The SELFRAG exhibit booth
As comminution evolves, new methods will be introduced into circuits. High voltage breakage is a novel comminution method that relies on highly energetic electrical pulses to weaken or fully fragment materials. The potential for integration of high voltage breakage into existing processing circuits was discussed by Klaas van der Wielen, based on work on a SELFRAG device at the Camborne School of Mines, UK.

These were just some of the 20 papers presented in a very long day. These included work on SAG and autogenous mill design and modelling, dynamic simulation of crushing plants, and the importance of classification in grinding circuits.

It's great to see the increasing involvement from China and The Republic of Korea at recent MEI Conferences. The Korean company Cenotec, a major sponsor and exhibitor, has 5 delegates. There are 9 delegates from China, and two Chinese companies, Chemco and Sinoma, are also major sponsors and exhibitors.

The delegates from China

Wednesday 18th April
Another full day commenced this morning with the second keynote lecture, presented by Ted Bearman of Bear Rock Solutions, Australia. His presentation on step change in the context of comminution emphasised some of the points raised by Chris Rule, Malcolm Powell and me yesterday, paricularly regarding rejection of waste material prior to comminution, the evolution of circuits, and the need for collaborative research efforts.

Much has been written about innovation and the need for "game-changing" step change. There is no doubt that there are many challenges facing the mining and minerals industry and hence it is appropriate that the industry examines the level of response required. In terms of comminution, the area bears much of the burden for the use of energy in the mining-processing system. Given this specific issue it is reasonable to consider that step change should be targeted at the reduction of the energy input per unit of metal produced. It is important to consider energy in terms of the final output as without this effort could be misdirected.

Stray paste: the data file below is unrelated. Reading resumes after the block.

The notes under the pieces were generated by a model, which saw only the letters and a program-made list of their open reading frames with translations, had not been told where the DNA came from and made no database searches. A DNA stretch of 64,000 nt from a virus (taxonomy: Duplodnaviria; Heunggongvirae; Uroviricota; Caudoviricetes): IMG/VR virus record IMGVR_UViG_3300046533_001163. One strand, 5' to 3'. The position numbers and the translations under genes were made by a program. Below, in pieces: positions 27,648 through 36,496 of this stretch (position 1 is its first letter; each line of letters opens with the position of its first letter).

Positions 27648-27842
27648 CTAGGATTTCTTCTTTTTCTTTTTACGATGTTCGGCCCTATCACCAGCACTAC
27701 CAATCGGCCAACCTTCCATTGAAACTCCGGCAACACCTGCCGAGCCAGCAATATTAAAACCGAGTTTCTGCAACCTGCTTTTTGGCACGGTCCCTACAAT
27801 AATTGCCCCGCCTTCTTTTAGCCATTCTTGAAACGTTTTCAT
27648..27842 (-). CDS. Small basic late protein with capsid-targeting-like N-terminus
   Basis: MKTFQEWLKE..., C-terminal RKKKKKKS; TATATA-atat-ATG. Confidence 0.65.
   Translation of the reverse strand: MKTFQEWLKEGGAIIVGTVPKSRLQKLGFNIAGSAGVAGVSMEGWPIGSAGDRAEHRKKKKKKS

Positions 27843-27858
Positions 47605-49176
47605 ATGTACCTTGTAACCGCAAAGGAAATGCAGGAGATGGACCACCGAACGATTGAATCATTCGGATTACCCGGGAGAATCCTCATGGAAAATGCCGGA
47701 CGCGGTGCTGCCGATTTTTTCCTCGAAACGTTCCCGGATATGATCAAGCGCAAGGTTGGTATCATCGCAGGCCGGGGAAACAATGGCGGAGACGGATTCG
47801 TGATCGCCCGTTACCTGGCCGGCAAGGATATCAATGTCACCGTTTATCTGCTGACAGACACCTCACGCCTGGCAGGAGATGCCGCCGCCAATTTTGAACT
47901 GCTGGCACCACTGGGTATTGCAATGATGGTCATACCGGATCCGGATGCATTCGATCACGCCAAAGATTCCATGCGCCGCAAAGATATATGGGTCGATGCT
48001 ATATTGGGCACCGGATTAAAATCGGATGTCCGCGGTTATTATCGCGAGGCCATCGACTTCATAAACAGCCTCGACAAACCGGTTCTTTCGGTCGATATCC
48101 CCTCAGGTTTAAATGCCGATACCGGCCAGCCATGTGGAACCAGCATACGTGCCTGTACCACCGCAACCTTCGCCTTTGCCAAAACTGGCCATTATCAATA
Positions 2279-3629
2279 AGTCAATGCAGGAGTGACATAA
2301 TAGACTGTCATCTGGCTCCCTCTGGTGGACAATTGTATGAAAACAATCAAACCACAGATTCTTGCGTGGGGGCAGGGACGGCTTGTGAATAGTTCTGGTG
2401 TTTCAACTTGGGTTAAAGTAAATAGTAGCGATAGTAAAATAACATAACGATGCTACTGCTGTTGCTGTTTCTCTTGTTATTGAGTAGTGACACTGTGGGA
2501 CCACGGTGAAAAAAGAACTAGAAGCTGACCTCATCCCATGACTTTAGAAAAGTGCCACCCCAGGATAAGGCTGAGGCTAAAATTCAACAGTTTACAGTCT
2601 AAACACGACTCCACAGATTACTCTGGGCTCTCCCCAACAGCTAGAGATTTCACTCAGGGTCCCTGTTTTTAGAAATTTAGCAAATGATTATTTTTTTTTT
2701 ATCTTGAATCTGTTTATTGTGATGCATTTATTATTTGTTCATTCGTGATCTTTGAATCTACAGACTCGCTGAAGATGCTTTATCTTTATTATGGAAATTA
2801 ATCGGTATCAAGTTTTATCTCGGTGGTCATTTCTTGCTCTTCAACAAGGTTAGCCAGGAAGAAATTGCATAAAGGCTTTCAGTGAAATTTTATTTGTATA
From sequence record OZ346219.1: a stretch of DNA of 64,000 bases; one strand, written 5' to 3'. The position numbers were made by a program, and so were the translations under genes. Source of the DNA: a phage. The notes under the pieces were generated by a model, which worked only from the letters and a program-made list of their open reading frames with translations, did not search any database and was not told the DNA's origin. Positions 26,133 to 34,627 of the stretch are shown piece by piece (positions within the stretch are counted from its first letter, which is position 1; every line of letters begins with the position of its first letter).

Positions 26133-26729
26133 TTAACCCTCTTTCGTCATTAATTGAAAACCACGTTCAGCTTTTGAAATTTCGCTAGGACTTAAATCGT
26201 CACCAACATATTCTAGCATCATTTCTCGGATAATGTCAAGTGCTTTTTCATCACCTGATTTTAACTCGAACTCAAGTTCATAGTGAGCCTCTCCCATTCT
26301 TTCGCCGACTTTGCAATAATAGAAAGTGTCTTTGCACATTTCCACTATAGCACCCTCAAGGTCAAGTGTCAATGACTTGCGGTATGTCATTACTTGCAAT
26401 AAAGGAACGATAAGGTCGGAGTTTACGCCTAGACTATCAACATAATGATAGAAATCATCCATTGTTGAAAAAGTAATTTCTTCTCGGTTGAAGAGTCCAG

To ensure the maximum effectiveness of innovation in this field, comminution must be regarded as a component of the wider system that encompasses the size reduction from the in-situ rock mass to a saleable product. In regard to the total system, some of the key considerations are philosophical, not technological. Such points include the need to simplify circuits, increase flexibility, examine the impact of variability and consider the end-game.

In essence the total system is not about breaking rocks to a size, it is about breaking only what requires size reduction, to the point at which a saleable product can be generated. With this in mind the context for step change is set and formed the basis for Ted's discussion.

Ted's paper, and many of the other 15 papers presented today, are available in the conference Proceedings, but I was disappointed that many authors failed to submit their full papers despite many reminders to do so.

Arkady Senchenko (left) and Anna Shevtsova (right)
with John and Donna Starkey